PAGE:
Asbestos trust fund claims can be filed if a veteran was exposed to asbestos-based products made by a bankrupt company that set aside money in trusts.
Pursuing lawsuits and trust fund claims won’t prevent veterans from filing for VA benefits or collecting them.
Call (877) 450-8973 to explore your legal options after a mesothelioma diagnosis.
Mesothelioma Navy Settlements
An asbestos settlement is the most common outcome of a mesothelioma lawsuit. With one, Navy veterans get money from the makers of the asbestos-based products they were exposed to and the lawsuit won’t go to trial.
Mesothelioma settlements are often preferred since veterans usually start to receive money in as soon as 90 days. Further, veterans might receive millions of dollars and avoid the risks of a trial.
Recent Navy asbestos settlements and verdicts include:
Get Help Filing a Mesothelioma Navy Veterans Claim
U.S. Navy veterans fighting mesothelioma deserve to get top VA benefits, medical treatments, and private compensation. The Mesothelioma Veterans Center can help.
Our VA-accredited service representatives can quickly assist you in filing a mesothelioma Navy claim. They can also discuss your asbestos exposure history and determine what other benefits may be available to you.
How much does a Navy veteran get for mesothelioma?
U.S. Navy veterans with mesothelioma may qualify for nearly $4,000 a month or more through VA benefits, and over $1 million on average through a private compensation claim.
You can apply for mesothelioma Navy benefits and file private claims by working with our team. Contact us to learn more about accessing VA benefits and other compensation options.
Can you sue the Navy for asbestos exposure?
Our legal partners do not sue the U.S. Navy or any other branch of the military. Instead, we file lawsuits against the manufacturers of asbestos-containing products.
These manufacturers relied on asbestos knowing full well that it could kill people, but said nothing.
Is there still asbestos on Navy ships?
Yes. While most vessels are asbestos-free, a small number of U.S. Navy ships still have asbestos-based products on board.
These include the USS Dwight D. Eisenhower, the USS Mount Whitney, the USS Nimitz, and others. The asbestos on these ships is contained and not dangerous.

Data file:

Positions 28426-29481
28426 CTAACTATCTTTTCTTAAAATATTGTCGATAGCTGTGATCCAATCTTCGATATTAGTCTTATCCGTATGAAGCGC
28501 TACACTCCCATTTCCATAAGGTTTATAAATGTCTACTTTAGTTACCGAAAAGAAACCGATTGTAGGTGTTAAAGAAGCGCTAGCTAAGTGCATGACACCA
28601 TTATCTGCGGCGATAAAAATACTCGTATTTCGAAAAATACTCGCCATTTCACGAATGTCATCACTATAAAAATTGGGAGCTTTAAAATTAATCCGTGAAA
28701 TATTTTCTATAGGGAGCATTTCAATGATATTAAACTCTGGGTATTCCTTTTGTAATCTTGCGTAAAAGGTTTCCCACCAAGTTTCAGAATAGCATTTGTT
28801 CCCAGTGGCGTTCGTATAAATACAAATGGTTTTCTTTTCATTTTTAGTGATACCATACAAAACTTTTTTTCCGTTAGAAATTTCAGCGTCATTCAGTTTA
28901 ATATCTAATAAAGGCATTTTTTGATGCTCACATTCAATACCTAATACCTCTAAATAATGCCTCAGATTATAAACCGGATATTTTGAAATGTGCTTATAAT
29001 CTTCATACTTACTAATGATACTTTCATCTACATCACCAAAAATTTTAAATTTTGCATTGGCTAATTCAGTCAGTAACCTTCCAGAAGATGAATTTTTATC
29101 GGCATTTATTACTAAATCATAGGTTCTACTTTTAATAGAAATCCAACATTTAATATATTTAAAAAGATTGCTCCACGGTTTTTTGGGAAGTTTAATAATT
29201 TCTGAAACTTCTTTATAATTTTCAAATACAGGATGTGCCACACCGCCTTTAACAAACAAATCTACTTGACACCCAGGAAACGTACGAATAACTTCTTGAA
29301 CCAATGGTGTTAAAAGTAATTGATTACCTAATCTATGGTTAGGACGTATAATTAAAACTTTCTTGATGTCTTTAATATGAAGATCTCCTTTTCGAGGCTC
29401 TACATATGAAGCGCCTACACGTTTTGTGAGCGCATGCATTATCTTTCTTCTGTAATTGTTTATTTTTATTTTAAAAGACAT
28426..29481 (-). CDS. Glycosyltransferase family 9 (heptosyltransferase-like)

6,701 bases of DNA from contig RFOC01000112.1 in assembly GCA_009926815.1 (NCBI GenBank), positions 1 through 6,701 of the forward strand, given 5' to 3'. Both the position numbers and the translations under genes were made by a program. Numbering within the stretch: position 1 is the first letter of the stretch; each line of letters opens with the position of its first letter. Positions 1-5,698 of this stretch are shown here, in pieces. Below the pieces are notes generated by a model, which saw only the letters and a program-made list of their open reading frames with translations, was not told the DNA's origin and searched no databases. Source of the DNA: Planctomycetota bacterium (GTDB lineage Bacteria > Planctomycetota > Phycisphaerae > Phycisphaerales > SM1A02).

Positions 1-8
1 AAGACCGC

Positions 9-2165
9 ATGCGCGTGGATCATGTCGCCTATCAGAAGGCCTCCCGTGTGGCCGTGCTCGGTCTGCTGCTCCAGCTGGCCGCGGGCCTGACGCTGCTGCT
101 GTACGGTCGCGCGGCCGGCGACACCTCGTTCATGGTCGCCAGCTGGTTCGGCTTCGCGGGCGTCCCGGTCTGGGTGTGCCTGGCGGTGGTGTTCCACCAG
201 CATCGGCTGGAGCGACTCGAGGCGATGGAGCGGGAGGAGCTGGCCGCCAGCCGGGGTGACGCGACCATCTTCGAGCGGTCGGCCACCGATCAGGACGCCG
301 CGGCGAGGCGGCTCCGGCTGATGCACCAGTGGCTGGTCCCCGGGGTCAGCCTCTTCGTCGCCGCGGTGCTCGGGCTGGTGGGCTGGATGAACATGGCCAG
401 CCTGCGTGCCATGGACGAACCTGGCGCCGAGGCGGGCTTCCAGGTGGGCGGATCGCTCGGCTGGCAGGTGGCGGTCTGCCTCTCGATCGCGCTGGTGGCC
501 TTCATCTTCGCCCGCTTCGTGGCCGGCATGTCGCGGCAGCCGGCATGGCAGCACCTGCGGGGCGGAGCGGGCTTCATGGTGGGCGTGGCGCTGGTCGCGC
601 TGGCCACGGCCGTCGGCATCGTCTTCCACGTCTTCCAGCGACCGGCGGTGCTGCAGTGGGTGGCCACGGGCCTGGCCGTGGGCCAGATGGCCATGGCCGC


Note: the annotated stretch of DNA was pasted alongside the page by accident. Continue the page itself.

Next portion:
Mesothelioma Navy veterans were typically exposed before the risks of asbestos were well-known. The military has since taken steps to prevent more people from being exposed.
What if I was exposed to asbestos in the Navy?
If you were exposed to asbestos while you served in the Navy, keep a close watch on your health.
See a doctor if you develop possible symptoms of mesothelioma, like shortness of breath or chest pain. Mesothelioma is more treatable if you’re diagnosed before the cancer spreads.
If you have mesothelioma or another asbestos-related disease, see what VA benefits are available to you. Mesothelioma lawyers for U.S. Navy veterans can also help file private claims to get even more compensation.
When did the U.S. Navy stop using asbestos?
The U.S. Navy stopped using asbestos in new ships in the early 1980s. Massive renovation projects were also undertaken to remove asbestos in older U.S. Navy ships.
However, millions of U.S. Navy veterans had already been exposed to asbestos. This is why mesothelioma Navy veterans make up 33% of cases today.
Eric P.W. Hall (Major USAFR) is an attorney, a former Sergeant in the U.S. Marine Corps, and a legal advisor at the Mesothelioma Veterans Center. Today, Eric continues to serve as a Major in the United States Air Force Reserve (USAFR), where he is Deputy Staff Judge Advocate, upholding his dedication to his country and fellow veterans. Eric considers it his duty to help his veteran family and strives to help them navigate the VA and receive the benefits they bravely earned.
Christopher Dryfoos is a journalist and member of the American Medical Writers Association (AMWA). As the grandson of the U.S. Navy’s first forensic pathologist, he aims to help veterans with mesothelioma access needed care.
Davis, R. (2011, December 09). Pearl Harbor survivor dies on anniversary. Retrieved July 28, 2023, from https://www.pressherald.com/2011/12/09/pearl-harbor-survivor-dies-on-anniversary_2011-12-09/
U.S. Department of Veterans Affairs. (2023, July 18). Veterans asbestos exposure. Retrieved July 28, 2023, from https://www.benefits.va.gov/COMPENSATION/claims-postservice-exposures-asbestos.asp.
U.S. Department of Veterans Affairs. (2022, September 06). Exposure to Asbestos: a Resource for Veterans, Service Members, and Their Families. Retrieved July 28, 2023, from https://www.warrelatedillness.va.gov/education/factsheets/asbestos-exposure.pdf.
80-G-K-13886 Aviation Mechanic, Archives Branch, Naval History and Heritage Command, Washington, DC
NH 90738 USS Guam (CB-2), Archives Branch, Naval History and Heritage Command, Washington, D.C.
NH 60219 USS Georgia, Archives Branch, Naval History and Heritage Command, Washington, D.C.
80-G-K-4523 (Color) USS Missouri (BB-63), Archives Branch, Naval History and Heritage Command, Washington, D.C.
NH 75302 Thornycroft Water Tube Boiler, Archives Branch, Naval History and Heritage Command, Washington, D.C.
80-G-477163 USS Ajax (AR-6), Archives Branch, Naval History and Heritage Command, Washington, D.C.